Rape cannot be normalised as a crime of passion, nor is it a matter of a stupid decision or frenzied desire. Not talking about rape does not mean that it does not exist.
There are countless rape jokes thrown around in India, and “rape” is often used as a verb to describe excelling at something. One can often hear a man saying “we raped the game” depicting his victory in sport.
Our language is systematically desensitised to the severity of sexual violence, which is evident in the casual use of the term “rape”. This victimises women to male aggression and intimidation. We must recognise that there is a fundamental error in our thought process if narratives about rape are taken lightly.
For instance, West Bengal chief minister Mamata Banerjee believes rape cases are on a rise in the country because men and women interact with each other more freely. Then there is Samajwadi Party founder Mulayam Singh Yadav’s infamous claim that “rape accused should not be hanged; men make mistakes”.
When such statements come from our politicians it is indeed a matter of concern, because as public representatives they have the power to make or break public discourse.
International humanitarian law recognises inclusion of rape as a war crime and crime against humanity, and yet we in India believe that capital punishment is going too far. But, our policies should balance between punishment, deterrents and reform. Justice should be reformist and retributive at the same time.
The United Kingdom has campaigned for initiatives for relationship change. The Southampton Talking About Relationships (Star) initiative is a rape-preventive intervention in the UK that targets young people. It aims to prevent rape by educating and empowering young women and men to choose the “gendered cooperation” relationships model, which is respect-based and complies with the principle of consent.
In the international arena, rape is treated as a human rights violation. The UN treats violence against women, including rape, as a form of “gender-based discrimination” as well as “a violation of women’s human rights”.
The purpose of the criminal justice system is to deter people from committing crime by deterrence, punishment and rehabilitation. But most rapists are not convicted. The deterrent effect of potential punishment is only likely to occur if rapists are convicted in the courts.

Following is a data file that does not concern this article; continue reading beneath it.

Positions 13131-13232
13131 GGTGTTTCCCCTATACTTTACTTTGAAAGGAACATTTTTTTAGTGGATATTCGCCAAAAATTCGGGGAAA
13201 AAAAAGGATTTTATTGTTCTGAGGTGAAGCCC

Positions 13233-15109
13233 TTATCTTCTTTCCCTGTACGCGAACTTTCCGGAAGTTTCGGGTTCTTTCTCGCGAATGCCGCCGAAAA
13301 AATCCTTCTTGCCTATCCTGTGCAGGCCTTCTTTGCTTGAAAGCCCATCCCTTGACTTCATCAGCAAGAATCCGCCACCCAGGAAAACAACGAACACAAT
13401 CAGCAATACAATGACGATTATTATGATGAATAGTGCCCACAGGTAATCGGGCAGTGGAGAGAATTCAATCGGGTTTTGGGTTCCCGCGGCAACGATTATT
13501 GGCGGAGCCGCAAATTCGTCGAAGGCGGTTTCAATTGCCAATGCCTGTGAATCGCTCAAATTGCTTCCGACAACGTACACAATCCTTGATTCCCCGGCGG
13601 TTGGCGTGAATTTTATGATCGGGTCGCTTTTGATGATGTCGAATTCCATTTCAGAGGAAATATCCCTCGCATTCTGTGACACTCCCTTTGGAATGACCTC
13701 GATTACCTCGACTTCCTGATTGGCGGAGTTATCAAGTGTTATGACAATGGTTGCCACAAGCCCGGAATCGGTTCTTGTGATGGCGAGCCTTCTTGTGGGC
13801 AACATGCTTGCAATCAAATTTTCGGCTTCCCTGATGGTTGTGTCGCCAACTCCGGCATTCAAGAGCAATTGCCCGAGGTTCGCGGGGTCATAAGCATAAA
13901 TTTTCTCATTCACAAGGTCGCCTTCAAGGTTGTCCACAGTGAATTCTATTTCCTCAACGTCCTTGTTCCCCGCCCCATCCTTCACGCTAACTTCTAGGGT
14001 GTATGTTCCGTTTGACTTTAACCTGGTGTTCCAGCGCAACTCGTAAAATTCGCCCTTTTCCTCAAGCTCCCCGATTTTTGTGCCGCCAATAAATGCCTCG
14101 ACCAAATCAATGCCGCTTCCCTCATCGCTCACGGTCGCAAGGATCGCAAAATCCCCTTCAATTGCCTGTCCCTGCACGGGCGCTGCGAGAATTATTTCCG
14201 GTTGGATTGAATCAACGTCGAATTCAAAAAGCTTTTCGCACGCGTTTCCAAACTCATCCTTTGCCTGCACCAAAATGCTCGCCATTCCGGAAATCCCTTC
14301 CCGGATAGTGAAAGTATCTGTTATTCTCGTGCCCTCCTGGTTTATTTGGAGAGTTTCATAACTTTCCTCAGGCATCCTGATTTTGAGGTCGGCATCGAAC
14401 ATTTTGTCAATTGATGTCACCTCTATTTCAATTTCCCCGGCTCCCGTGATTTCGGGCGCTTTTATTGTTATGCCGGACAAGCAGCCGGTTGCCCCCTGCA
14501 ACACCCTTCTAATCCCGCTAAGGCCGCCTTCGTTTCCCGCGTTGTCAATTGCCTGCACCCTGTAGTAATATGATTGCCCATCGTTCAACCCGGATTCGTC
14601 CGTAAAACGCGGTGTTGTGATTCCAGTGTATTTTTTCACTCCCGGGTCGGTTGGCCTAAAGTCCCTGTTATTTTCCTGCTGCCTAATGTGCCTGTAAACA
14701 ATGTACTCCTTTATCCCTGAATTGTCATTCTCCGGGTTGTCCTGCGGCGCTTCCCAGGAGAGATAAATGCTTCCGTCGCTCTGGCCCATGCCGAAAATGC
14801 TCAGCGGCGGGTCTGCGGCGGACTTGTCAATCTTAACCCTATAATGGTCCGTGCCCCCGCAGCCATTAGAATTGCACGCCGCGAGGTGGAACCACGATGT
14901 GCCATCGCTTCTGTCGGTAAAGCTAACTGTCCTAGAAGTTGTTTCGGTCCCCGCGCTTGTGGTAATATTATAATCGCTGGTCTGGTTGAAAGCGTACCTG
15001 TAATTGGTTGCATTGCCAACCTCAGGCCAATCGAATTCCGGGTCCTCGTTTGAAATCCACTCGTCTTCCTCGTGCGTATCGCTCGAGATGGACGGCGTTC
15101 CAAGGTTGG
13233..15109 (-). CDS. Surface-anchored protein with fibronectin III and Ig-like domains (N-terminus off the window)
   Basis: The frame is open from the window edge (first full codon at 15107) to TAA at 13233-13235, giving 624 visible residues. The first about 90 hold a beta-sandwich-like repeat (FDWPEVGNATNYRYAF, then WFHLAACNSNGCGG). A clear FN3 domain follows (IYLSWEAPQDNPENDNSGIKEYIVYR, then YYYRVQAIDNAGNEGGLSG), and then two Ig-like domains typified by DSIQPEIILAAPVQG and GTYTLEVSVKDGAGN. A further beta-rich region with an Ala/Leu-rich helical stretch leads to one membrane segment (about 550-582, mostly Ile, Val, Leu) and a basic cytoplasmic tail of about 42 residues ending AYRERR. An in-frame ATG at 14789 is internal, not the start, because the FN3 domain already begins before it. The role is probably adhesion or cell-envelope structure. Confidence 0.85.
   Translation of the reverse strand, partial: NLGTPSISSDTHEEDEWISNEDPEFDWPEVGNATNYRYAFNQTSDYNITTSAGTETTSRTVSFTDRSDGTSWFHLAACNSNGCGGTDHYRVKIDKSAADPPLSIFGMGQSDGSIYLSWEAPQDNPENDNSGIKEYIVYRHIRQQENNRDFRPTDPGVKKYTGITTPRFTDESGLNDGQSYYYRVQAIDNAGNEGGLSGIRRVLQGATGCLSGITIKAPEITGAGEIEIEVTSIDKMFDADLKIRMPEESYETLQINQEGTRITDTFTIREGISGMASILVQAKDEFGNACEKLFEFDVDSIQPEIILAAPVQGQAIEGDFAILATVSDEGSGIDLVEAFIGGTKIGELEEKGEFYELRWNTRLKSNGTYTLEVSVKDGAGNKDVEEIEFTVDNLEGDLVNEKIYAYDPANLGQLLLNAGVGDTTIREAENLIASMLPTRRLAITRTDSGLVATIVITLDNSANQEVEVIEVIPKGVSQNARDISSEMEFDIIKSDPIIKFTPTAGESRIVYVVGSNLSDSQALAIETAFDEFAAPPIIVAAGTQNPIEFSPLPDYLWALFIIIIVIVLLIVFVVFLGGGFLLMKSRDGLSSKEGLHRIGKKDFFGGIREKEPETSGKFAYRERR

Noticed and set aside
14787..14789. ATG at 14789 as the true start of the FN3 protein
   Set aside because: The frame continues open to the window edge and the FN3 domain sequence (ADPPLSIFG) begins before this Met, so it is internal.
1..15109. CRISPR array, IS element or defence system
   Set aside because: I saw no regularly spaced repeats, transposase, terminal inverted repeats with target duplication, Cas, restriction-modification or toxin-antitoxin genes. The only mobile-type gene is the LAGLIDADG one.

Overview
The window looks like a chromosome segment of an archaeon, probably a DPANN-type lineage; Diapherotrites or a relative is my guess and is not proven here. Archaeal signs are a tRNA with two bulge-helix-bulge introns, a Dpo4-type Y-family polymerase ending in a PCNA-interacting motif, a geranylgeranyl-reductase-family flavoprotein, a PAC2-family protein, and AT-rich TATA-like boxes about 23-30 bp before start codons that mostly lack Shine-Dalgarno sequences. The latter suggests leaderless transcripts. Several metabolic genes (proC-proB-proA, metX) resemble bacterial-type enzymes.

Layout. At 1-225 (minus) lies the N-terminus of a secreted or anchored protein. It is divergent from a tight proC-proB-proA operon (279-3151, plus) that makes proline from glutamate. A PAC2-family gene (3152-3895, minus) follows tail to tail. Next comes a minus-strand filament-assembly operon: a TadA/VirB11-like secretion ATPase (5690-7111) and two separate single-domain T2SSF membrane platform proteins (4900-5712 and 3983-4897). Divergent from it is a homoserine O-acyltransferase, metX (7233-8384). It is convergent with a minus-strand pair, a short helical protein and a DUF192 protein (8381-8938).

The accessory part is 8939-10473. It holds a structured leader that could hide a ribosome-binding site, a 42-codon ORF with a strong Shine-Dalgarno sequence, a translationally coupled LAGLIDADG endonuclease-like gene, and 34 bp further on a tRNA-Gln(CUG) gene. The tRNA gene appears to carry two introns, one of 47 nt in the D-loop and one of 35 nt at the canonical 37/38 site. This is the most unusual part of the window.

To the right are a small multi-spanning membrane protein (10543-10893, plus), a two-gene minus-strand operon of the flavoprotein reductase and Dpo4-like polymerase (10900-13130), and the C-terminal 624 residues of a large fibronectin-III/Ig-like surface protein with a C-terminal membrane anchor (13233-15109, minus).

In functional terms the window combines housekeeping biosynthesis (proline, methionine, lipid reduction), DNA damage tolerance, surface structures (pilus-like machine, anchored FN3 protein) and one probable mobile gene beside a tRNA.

This would require reforms of the criminal justice system. According to a National Crime Records Bureau report, 34 per cent of all crime committed against women in India is rape. Out of all rape cases, less than 3 per cent end in conviction.
Prevention of rape requires changing the minds of men to deter them. For this purpose, education, media and culture are an appropriate focus of preventative action.
An important priority is looking after the victims-survivors. The hurt and harm from rape are considerable and often long-lasting. It is possible to substantially mitigate the effects of rape by good practices, healing, recovery and helping survivors regain a place in society. This is potentially offered by specialised support services.
How are appropriate changes to policies to be made? This requires gender-balance in decision-making, from police to parliamentarians.
There have been numerous legal reforms in recent years, including criminalising rape in marriage; making rape a state offence; and creating specific offences for rape against children, which can be defined as “strict liability” if it can be proved to have happened then no defence can be entered.
To achieve our goal of a safe society for women, punitive laws play an important role. But to eliminate the root cause of a single gender dominating mindset needs to be addressed through long-term interventions in education, and media.
MOULSHRI KANODIA is a German Chancellor Fellow at Alexander von Humboldt Stiftung
Published : May 07, 2018
By : Moulshri Kanodia The Statesman Asia News Network